The expansions might be over, but CD Projekt Red is still polishing The Witcher 3. Patch 1.22 is here, and it fixes a number of new issues introduced by Blood and Wine, plus some general tweaks for good measure.
Weird and wonderful highlights include:
There are many more fixes, and you can find the full patch notes here (amazingly, the inventory is still being improved).
The Witcher 3 is a wonderful game in a very literal sense. It is full of wonder, from the startling entities that stalk its darkest corners to the stories that echo through the ages, and even the alternately bleak and brilliant weather, which I enjoy on an almost metatextual level, appreciating the techniques that paint storms and rainfall onto the world. I could spend hours just watching the skybox transform. It’s also grounded in reality of a sort though and shot through with an understanding of folklore, superstition and historic belief systems.
When CD Projekt announced that The Witcher 3: Wild Hunt would include a Hearthstone-style game-within-a-game called Gwent, two thoughts immediately leapt to my mind: First, that "Gwent is a terrible name for a game, and second, that it would be a quickly-forgettable Witcher mini-game, like dice poker or drunken fistfighting. I was right on the first count, but as to the second part, well, not so much. The game-within-a-game became a hit-within-a-hit, and now it looks like CD Projekt is going to spin it off into a stand-alone release.
As noticed by Nerdleaks, the studio recently filed for two trademarks with the European Union Intellectual Property Office, one for Gwent which appears to be an expansion of a 2015 trademark filing of the same name and the other, more tellingly, for Gwent: The Witcher Card Game. That filing includes a logo and, according to a Google translation, covers computer games and videogames in various formats, online gaming services, and also doodads like jewelry, medallions, key rings, statues, clothing, writing instruments, stationery, and luggage. CDPR really wants to be sure that all the branding bases are covered, I guess.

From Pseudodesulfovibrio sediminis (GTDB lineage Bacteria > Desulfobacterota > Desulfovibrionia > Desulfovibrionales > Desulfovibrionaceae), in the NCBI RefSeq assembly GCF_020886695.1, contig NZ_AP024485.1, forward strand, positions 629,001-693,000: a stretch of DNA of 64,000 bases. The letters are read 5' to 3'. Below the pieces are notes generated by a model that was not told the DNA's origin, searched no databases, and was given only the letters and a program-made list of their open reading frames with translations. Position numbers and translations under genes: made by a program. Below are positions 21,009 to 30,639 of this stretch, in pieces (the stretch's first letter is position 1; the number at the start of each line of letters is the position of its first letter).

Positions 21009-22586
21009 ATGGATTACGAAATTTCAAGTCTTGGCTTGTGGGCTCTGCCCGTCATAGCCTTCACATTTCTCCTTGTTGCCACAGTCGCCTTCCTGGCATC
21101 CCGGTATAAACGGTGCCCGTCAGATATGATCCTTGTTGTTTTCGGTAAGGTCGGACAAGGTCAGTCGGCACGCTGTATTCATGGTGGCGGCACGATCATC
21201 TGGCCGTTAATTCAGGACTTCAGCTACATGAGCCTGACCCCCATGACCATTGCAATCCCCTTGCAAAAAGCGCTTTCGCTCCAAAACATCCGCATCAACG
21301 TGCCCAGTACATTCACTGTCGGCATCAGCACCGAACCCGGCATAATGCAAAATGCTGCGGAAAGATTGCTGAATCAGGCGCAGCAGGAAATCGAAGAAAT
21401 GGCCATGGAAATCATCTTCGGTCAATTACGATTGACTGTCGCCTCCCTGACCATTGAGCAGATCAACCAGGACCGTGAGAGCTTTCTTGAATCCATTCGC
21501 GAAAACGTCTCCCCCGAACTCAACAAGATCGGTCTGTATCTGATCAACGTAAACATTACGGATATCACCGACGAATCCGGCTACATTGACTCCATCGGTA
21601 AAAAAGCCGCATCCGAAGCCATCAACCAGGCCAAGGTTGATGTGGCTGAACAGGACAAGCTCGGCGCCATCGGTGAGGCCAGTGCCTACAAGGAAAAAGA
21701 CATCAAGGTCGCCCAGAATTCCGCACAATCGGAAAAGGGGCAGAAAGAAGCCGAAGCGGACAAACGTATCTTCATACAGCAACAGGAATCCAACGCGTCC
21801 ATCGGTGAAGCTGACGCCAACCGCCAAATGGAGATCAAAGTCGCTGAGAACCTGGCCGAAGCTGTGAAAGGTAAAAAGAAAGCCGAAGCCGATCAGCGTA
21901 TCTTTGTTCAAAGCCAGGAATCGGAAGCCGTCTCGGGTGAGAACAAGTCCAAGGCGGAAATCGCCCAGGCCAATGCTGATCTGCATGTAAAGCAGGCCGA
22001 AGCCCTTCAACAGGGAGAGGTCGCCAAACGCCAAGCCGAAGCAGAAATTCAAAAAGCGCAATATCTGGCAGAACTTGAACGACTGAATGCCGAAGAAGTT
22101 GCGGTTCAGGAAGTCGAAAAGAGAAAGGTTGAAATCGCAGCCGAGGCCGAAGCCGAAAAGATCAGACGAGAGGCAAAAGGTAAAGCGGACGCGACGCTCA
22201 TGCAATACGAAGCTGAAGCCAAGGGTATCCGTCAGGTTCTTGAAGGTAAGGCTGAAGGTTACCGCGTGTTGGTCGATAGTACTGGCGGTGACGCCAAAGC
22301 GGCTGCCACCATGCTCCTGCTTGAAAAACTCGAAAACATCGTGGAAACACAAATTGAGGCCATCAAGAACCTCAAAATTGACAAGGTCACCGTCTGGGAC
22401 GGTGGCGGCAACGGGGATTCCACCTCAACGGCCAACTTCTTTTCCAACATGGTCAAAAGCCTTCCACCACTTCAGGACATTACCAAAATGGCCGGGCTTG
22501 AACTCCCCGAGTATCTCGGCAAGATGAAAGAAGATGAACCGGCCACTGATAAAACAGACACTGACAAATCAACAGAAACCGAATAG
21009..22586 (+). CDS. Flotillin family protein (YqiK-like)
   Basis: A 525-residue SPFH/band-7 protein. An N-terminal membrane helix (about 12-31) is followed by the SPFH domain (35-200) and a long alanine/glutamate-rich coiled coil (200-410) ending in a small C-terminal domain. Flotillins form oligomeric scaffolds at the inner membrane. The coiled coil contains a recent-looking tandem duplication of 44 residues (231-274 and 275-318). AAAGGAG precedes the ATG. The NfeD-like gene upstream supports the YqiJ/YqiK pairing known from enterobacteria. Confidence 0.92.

If this turns out to be true (and I fully expect that it will), it will hardly be a surprising move. Card games are big business these days, and everyone seems to want in on the action: Hearthstone is a runaway hit, Bethesda is working on one based on its Elder Scrolls series, and the only thing left of the once-mighty Fable franchise is a card game Kickstarter. Add to that the fact that Gwent is basically a fully-formed game already, and the real question isn't whether CD Projekt will release a version separate from The Witcher 3, but why it hasn't already.
(Actually, whether is a real question too, and one I've asked. I'll let you know what I hear.)
The PC Gaming Show returns to E3 on Monday June 13, featuring game announcements, updates to existing favourites, and conversation with top developers. You can find out what to expect , and also book free tickets to attend in person at . The PC Gaming Show will be broadcast live through from 11:30 am PT/2:30 pm ET/6:30 pm GMT, but be sure to tune in beforehand to check out , in which one lucky winner will buy as many games as they can in three minutes.
You’ll never guess what Ian Video Games heard down at the trademark and patent office! Oh, yes, of course someone said “This is the daftest idea I’ve ever heard”, you’re right there. His patent does make a certain sort of sense if you think about it, though. Inevitably some Frankenstein will make a perpetual motion machine by strapping buttered toast to a cat and hurling it off a roof – but how will they safely attach the toast to the cat? Cushioned heat-resistant toast straps. Always thinking ahead, that Ian.
Anyway, no, the other thing he heard: someone filing a trademark for a standalone version of Gwent, the card game from The Witcher 3.